The Chevy Sonic is still standing. Despite the Cruze and Impala getting the axe, the subcompact is apparently still worth something to General Motors. Either that or the company would prefer keeping Orion Assembly running until a future vehicle can replace it. Regardless, it’s still around. And there are also plenty of used examples looking for a new home. Some of them are a bit more unique than others. That’s certainly the case with our featured Sonic.
The Sonic was riding high in 2014. Chevy moved just under 94,000 of them that year. Presumably, the sharp drop in gas prices killed a lot of the demand for these. A lack of updates probably didn’t help things either. The 2020 model isn’t that far removed from the one that debuted in 2010. That being said, a lot of the subcompacts on the market today are getting a bit long in the tooth. Doesn’t really matter in the big picture. Plus, we’re here to talk about the Sonic of 2014.
General Motors 21st century small cars were a mixed bag. The Cavalier, Cobalt, and Aveo failed to really take on the Japanese in any meaningful way. But their successors made substantial improvements. American automakers introduced some positively dreadful looking vehicles in the 2000s. They eventually atoned for their sins with a few attractive designs, and this Sonic was one of them. A cursory glance at the overall profile suggests GM borrowed some elements from the Golf but decided to go a bit more angular, especially out back. Overall, the Sonic is quite aggressive looking. That’s thanks in part to Australian designer Ondrej Koromhaz, who spearheaded the design. He goal was to make the Sonic into a “four door motorcycle.”
The Sonic’s interior largely cashed the checks written by the exterior, especially when it came to the driver’s cockpit. That really did resemble something akin to a motorcycle. Chevy equipped post-refresh models with a more traditional gauge cluster, so it may not have resonated with customers. Regardless, this is a pretty well-equipped Sonic. Bluetooth, heated seats, and a 7 inch Chevrolet MyLink touchscreen that can potentially be swapped out for something capable of running Apple CarPlay and Android Auto.
As the second highest tier in the 2014 Sonic lineup, the LTZ presents itself as something more than basic transportation. It can back up its relatively muscular design and ample feature content with a decent powertrain too. The 1.4 liter Ecotec four cylinder made good power in the Sonic. With 138 horsepower and 148 Ib-ft of torque on tap, the Chevy’s optional engine represents something of a half-step between a regular model and a performance oriented vehicle like the Fiesta ST. A claimed 0-60 time of around eight seconds is pretty good for the segment.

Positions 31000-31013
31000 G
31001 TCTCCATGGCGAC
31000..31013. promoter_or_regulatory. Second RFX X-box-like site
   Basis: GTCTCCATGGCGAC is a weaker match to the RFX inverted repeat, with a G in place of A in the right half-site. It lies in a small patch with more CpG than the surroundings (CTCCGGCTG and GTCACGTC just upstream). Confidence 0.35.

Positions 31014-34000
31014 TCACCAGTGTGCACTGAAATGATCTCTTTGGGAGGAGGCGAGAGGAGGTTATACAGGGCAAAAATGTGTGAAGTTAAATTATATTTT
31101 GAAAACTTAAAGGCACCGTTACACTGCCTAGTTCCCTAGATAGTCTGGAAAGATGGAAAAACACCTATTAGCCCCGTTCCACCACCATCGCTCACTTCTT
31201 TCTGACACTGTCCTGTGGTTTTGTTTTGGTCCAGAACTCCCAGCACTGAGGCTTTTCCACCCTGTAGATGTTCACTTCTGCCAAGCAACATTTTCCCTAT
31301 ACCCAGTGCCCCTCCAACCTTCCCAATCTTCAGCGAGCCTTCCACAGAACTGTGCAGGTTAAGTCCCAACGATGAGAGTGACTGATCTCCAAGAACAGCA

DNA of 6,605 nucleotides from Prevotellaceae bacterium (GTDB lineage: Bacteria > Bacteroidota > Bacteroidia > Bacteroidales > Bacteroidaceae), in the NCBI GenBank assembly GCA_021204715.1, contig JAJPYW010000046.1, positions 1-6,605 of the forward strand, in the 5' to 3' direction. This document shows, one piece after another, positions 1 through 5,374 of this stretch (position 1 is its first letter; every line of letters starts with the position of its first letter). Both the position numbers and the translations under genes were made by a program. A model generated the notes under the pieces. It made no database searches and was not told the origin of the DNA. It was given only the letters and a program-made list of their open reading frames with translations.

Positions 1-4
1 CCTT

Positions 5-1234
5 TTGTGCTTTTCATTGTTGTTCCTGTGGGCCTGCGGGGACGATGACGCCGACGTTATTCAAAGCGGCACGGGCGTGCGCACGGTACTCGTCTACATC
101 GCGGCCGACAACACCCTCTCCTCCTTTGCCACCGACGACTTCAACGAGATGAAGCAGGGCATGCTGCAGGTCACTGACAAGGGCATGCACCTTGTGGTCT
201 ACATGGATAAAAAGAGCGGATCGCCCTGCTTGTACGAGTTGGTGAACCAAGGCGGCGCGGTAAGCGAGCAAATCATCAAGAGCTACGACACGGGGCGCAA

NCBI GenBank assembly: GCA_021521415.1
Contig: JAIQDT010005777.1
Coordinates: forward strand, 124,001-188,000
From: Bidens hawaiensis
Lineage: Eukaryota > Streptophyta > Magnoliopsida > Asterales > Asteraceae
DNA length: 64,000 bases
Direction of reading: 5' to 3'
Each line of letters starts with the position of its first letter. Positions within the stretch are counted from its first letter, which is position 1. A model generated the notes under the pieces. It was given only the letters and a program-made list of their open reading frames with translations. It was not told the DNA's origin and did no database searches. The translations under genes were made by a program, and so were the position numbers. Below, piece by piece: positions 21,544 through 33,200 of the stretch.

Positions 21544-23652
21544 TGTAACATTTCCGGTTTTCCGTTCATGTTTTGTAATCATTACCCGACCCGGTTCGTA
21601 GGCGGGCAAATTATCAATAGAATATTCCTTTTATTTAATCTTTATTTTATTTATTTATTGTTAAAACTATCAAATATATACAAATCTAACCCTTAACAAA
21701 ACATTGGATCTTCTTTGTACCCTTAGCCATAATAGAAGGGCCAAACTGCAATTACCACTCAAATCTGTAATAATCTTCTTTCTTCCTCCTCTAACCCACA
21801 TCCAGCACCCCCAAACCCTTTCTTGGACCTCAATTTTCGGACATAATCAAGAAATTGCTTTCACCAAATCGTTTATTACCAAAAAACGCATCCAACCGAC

This particular Sonic has a fairly unique selling point. Apparently, Chevy only produced “Cool Blue” for a very limited time. According to the seller its availability lasted three months. Perhaps they received negative feedback about the color relatively quickly? Did it too closely resemble the color of a virtual hedgehog? Who knows. Personally, I think it’s a pretty nice color. Reminds me of a robin’s egg.
Here’s the seller’s description:
2014 Chevy Sonic LTZ for sale. Car needs nothing but a new owner. Transferable GM maintenance plan included. This car is painted a unique factory color called “Cool Blue” that was only available for three months in 2014. Currently at 61,636 miles, but will go up since this is my daily driver.
There’s always something to be said for a well written craigslist ad. And it does appear that this Sonic is in very good condition. However, the seller’s pricing is a tad optimistic, at least according to Edmunds. But there is value in a lightly used subcompact with a decent engine. Hopefully the owner doesn’t have to wait too long before they find a committed buyer. This is a bit of a niche vehicle, regardless of color.
Source: Hudson Valley craigslist